Newspaper article The Christian Science Monitor

Poaching Crisis Escalates with 'Targeted, Efficient' Slaughter of 12 Kenya Elephants

Newspaper article The Christian Science Monitor

Poaching Crisis Escalates with 'Targeted, Efficient' Slaughter of 12 Kenya Elephants

Article excerpt

Kenya has suffered its worst single loss of elephants to poachers on record, with 12 members of one family slaughtered and their tusks hacked out in just a few hours last weekend.

Eleven adults and one infant calf died in a targeted and efficient attack highlighting the growing professionalism of poachers bankrolled by international criminals supplying soaring demand for ivory in the Far East. The calf, less than a year old, is believed to have been crushed by its dying mother as she fell to the ground.

It is unimaginable, a heinous, heinous crime, said Paul Udoto, spokesman for the Kenya Wildlife Service (KWS). We have not seen such an incident in recent memory, its the worst single loss that we have on record, and our records go back almost 30 years. These were professional killers. The attack was targeted and efficient.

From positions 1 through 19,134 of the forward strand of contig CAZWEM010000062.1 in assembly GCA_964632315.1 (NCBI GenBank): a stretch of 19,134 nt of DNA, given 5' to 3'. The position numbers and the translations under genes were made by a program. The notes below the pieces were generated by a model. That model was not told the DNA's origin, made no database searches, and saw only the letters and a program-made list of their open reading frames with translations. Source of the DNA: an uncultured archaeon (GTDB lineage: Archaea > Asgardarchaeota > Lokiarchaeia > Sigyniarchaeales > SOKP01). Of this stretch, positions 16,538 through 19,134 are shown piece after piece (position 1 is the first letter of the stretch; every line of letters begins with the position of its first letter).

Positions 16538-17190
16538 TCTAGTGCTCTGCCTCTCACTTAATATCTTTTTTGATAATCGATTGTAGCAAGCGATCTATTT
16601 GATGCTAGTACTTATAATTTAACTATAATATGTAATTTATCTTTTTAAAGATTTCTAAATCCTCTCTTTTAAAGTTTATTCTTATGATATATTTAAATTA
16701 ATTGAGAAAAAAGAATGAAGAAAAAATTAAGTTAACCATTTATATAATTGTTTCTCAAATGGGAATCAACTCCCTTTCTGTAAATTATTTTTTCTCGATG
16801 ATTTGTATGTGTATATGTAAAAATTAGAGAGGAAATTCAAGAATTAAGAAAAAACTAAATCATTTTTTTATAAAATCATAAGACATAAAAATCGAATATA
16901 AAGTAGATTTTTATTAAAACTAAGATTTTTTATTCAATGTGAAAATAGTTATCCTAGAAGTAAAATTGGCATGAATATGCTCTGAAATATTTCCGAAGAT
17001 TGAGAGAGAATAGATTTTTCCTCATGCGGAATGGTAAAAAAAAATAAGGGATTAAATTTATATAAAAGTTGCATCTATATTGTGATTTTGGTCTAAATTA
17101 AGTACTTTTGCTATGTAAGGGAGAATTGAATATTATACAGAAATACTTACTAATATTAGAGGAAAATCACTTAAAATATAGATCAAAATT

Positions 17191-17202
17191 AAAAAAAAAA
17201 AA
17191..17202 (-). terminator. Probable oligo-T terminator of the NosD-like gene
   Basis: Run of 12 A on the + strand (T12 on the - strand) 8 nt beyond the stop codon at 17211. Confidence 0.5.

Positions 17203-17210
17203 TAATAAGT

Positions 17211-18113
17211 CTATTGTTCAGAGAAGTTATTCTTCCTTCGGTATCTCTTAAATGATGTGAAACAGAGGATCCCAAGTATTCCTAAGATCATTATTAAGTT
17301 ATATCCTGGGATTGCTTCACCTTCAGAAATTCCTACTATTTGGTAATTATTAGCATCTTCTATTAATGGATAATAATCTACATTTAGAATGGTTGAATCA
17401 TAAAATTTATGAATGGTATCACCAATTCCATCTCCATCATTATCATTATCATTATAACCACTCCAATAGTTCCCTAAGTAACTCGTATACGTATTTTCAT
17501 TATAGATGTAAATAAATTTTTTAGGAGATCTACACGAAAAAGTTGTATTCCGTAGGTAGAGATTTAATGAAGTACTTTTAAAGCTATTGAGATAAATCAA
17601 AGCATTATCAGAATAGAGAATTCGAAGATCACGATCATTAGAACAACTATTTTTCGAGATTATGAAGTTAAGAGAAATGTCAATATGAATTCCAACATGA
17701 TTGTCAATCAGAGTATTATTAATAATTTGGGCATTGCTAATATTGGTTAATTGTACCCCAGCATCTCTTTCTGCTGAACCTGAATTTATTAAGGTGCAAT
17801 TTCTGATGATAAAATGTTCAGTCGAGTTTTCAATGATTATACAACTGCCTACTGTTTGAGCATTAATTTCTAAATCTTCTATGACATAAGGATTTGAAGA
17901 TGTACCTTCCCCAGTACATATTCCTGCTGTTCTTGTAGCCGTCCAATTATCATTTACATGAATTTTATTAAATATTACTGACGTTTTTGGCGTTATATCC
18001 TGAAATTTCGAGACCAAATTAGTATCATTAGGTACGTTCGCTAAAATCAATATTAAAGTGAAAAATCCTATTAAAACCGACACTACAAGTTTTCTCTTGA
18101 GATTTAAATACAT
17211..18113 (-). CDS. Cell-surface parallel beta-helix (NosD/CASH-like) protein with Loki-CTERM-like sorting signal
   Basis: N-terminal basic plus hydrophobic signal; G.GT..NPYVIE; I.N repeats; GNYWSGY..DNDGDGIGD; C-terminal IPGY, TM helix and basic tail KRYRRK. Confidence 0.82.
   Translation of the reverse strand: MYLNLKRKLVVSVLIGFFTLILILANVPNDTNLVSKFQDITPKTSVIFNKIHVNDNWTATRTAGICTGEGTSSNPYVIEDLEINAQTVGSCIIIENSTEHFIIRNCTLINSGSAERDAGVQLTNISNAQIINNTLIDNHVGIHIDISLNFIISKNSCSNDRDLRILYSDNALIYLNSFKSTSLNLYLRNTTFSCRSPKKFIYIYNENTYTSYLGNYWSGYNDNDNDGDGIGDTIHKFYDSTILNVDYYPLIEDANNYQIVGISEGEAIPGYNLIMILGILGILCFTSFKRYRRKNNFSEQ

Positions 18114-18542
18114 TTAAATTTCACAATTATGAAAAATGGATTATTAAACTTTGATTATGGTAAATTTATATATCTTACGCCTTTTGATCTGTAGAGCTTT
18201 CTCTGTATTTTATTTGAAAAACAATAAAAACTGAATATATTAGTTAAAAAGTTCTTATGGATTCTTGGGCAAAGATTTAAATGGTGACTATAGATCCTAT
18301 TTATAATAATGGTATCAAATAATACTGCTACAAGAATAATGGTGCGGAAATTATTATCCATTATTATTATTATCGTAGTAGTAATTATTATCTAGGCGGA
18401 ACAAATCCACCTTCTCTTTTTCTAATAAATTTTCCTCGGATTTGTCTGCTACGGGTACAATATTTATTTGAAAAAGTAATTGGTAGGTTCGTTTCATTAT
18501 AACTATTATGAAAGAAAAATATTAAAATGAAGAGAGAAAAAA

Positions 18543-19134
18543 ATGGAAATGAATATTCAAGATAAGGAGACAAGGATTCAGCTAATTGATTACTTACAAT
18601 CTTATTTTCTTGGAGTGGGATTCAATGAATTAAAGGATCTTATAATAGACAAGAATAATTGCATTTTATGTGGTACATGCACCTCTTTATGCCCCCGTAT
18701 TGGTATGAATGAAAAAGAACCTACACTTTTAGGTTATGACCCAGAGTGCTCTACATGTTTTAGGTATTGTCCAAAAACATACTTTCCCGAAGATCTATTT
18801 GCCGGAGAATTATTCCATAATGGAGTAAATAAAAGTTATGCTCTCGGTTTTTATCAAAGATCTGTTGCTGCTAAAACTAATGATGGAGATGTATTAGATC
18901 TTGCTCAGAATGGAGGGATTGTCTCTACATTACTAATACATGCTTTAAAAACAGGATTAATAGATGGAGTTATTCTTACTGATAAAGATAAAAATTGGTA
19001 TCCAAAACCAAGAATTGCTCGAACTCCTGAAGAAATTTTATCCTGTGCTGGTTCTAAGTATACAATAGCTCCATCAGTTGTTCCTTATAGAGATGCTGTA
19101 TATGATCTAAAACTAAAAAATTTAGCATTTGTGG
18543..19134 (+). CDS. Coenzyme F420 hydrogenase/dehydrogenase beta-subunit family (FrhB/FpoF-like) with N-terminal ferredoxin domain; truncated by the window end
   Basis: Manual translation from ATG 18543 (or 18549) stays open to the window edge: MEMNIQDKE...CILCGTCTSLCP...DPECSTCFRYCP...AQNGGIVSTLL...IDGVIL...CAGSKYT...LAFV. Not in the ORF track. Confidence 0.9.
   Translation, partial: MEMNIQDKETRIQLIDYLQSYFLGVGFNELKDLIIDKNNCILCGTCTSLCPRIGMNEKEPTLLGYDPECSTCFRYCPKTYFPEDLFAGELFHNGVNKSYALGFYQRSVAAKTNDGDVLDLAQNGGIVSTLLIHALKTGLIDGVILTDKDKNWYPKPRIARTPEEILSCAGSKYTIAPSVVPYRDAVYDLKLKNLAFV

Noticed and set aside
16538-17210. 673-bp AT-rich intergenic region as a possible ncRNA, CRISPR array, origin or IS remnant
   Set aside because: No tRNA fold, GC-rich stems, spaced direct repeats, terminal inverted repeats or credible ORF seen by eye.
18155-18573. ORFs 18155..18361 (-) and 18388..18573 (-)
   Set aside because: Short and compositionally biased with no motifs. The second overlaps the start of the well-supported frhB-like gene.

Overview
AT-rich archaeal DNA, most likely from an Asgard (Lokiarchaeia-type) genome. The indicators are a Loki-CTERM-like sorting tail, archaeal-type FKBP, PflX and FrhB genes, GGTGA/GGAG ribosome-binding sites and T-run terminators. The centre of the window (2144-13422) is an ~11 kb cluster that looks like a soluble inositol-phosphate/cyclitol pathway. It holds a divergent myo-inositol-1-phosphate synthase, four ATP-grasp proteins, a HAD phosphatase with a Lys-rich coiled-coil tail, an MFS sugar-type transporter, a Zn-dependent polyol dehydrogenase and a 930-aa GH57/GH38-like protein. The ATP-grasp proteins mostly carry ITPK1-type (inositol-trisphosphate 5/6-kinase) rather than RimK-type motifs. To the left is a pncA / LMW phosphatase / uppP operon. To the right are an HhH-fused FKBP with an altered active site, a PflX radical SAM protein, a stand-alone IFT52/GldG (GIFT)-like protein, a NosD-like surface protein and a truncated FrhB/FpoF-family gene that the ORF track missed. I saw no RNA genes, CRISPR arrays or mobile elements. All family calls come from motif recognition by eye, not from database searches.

The poachers, armed with automatic rifles, had already fled but there were hopes Tuesday that a massive search involving foot patrols, a dozen vehicles, and three aircraft could still find them.

Every possible resource is being deployed to track down these criminals, Mr. Udoto said. They will feel the full force of the law.

view_extra

But privately, conservations fear the poachers and their haul of 22 tusks, worth an estimated $281,000 on the Asian market, would already have escaped following the attack, which occurred late Saturday in a remote corner of Tsavo East National Park, Kenyas largest wildlife reserve.

This was the latest in a surge of elephant deaths that has seen the number of the animals killed for their ivory in Kenya increase sevenfold in five years, from fewer than 50 in 2007 to 360 in 2012, according to KWS figures. Over the past six weeks, 20 elephants have been found dead, with their tusks hacked out, in the Samburu ecosystem of northern Kenya alone. …

Search by... Author
Show... All Results Primary Sources Peer-reviewed

Oops!

An unknown error has occurred. Please click the button below to reload the page. If the problem persists, please try again in a little while.